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PostPosted: Fri Feb 04, 2011 7:21 pm 
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I guess this would be aimed towards those in the medical and/or pharmacy business:
I am catching up on old episodes of the medical drama E.R. and I'm at the point where Noah Wyle's character Dr. John Carter goes to rehab for his painkiller addiction. After he gets out, he's at the re-hiring interview with Dr. Greene and Dr. Weaver and one of them pulls a bottle of pills out and says to Dr. Carter; "XXX (I couldn't understand what she called the medication but it sounded like it started with an N and ended with 'ine') Blocks the effects of...."
Dr. Carter interrupted; "...the effects of opiate euphoria, I know! It protects me."
"It protects all of us."
And then tell him he needs to start taking 50mgs a day starting right now if he wants to work by next week.
They make him take it front of them, but not under the tongue. They hand him a glass of water and the medication and he takes the pills by swallowing with the glass of water.
Now come my question! I bet you thought I'd never come to a question, huh? Was there/is there a type of drug with similar effects of Suboxone, the stopping the opiate effects effect, but that's not a partial opiate that you take by swallowing? At fifty milligrams a day the first starting dosage? Or was/is this just more half-truths and fabrications of television 'magic'?

Just curious!

~Ami


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PostPosted: Fri Feb 04, 2011 8:24 pm 
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Hey Skayda,

The medicine is called Naltrexone. It blocks opiates and their effects. Unlike Suboxone, Naltrexone provides no mu receptor stimulation. It just occupies the receptor, blocking any other opiate from getting to it.

Anyone currently on opiates CAN NOT take Naltrexone as it would cause Precipitated Withdrawal, that's my understanding of it anyway.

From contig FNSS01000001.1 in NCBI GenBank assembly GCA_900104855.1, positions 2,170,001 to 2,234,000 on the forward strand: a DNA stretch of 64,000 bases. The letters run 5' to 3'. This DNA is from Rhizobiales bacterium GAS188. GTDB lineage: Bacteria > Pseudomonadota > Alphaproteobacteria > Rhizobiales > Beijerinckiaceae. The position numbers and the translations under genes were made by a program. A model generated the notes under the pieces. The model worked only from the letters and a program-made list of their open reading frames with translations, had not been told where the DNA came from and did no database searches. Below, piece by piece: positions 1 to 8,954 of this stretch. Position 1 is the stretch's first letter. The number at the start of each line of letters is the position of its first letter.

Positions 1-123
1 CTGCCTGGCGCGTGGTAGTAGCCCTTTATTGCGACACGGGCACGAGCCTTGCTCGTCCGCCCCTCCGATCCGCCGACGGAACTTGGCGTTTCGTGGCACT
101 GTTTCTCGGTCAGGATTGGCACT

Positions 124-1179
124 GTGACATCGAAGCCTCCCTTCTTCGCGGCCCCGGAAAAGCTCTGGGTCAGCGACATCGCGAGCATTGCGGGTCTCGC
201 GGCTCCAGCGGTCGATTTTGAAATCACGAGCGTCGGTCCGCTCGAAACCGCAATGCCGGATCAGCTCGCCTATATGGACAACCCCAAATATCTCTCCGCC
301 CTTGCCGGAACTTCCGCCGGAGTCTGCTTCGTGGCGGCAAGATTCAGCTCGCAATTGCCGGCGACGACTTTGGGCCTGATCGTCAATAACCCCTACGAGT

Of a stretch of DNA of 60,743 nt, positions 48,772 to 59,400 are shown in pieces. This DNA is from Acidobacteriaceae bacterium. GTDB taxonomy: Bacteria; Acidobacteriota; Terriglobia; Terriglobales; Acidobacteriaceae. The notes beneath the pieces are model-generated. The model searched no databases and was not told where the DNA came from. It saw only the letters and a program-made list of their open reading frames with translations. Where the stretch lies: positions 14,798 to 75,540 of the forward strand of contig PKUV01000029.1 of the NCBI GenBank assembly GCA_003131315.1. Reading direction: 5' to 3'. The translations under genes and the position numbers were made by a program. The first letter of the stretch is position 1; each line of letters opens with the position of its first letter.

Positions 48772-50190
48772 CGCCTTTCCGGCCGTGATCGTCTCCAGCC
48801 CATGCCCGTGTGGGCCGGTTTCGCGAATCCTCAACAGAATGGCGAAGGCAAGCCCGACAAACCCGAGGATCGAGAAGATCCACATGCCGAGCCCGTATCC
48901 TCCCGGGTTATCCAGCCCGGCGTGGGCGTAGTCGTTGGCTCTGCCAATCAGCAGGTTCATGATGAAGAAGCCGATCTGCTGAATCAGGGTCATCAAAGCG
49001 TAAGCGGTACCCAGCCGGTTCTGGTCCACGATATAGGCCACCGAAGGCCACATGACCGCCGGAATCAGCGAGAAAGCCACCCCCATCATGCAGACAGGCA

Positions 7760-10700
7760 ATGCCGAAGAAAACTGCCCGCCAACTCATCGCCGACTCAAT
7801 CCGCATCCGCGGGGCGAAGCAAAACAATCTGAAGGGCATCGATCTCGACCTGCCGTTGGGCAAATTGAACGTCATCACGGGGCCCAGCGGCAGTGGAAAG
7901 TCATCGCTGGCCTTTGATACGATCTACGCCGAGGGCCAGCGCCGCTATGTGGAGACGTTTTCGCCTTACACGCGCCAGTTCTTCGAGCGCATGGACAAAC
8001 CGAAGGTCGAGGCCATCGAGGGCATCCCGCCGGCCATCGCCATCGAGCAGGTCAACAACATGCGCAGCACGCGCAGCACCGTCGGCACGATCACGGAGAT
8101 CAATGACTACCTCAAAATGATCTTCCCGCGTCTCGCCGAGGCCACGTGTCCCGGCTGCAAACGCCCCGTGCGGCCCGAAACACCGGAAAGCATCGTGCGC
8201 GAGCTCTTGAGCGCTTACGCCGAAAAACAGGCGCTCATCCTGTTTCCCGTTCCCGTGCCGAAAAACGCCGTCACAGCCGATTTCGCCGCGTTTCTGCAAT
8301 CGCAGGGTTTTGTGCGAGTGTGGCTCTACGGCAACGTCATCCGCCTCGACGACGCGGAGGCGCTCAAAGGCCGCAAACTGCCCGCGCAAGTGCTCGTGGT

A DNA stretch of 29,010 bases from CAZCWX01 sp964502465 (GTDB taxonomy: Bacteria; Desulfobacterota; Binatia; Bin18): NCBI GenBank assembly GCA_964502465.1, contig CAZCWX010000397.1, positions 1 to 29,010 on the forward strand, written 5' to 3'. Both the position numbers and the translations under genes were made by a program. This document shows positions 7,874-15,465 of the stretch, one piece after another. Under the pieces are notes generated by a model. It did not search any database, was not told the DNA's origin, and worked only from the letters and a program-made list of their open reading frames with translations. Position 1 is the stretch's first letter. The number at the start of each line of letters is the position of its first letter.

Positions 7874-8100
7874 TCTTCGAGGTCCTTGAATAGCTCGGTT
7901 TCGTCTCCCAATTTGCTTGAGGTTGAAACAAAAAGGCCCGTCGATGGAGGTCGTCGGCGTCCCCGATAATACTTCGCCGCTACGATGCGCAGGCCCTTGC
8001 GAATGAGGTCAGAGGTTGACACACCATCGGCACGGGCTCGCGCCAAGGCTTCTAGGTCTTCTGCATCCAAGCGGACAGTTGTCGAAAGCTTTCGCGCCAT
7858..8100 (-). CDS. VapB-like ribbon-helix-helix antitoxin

Because I have been off Suboxone for many months now, I have considered taking Naltrexone to negate any relapses I might have. I am still considering it very strongly, I just haven't completely made up my mind about it yet?

From what I have been reading, 50mg is a pretty typical dose. The pills I looked at buying online were 50mg pills.

Hope this helped?


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PostPosted: Sat Feb 05, 2011 1:07 am 
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Yes, it's Naltrexone, and you really DO NOT WANT to take it if there is the slightest trace of opiates in your system as you will go into withdrawal big style. It is present in Suboxone as a deterrent against crushing and injecting the tablets, as some were reportedly doing with the old Subutex medication. The Naltrexone molecule is too large to be properly absorbed if the Suboxone tablet is taken in the correct manner i.e. under the tongue, but is absorbed fully if injected and will cause swift withdrawal.

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PostPosted: Sat Feb 05, 2011 5:23 pm 
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Suboxone contains *nalaxone*, not *naltrexone*.


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PostPosted: Tue Feb 08, 2011 7:49 pm 
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nalaxone, naltrexone....doesnt matter...rehab gave it to me when i left inpatient and i took it a couple times then relapsed because i felt like shit still. no matter what the PAWS got to me ...so yes subs have it but they also have the bup which makes it alot better then taking nalaxone alone.


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PostPosted: Tue Feb 08, 2011 11:16 pm 
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Just thought I'd weight in here quickly. Very good job, Romeo, in providing some great and correct information. Moman is right on track as well. Welcome back Sneaky. Where in the heck have you been???

There actually is a difference in Naloxone and Naltrexone. It's sort of like comparing Ibuprophrine and Tylenol. Yeah, they are both pain killers but they work in different ways, come in different doses, etc. Naloxone is the drug that is in Suboxone and is at a rather low dose (25% of the Bup dose - either 2 or 0.5 mg depending on the tab) If swallowed or taken sublingually, Narcan (naloxone) has little to no effect. That is not the case with Naltrexone. There are many other differences as well - including how long it lasts, etc.

At the end of the day, both drugs are certainly "cousins" but (once again) in the interest of accuracy, they really are different drugs.

ER was actually very often right on track with their medical accuracy. Dr. Carter went through addiction (and relapse) and at one point, in the early years, they had an episode where a rapid detox was done on an infant.


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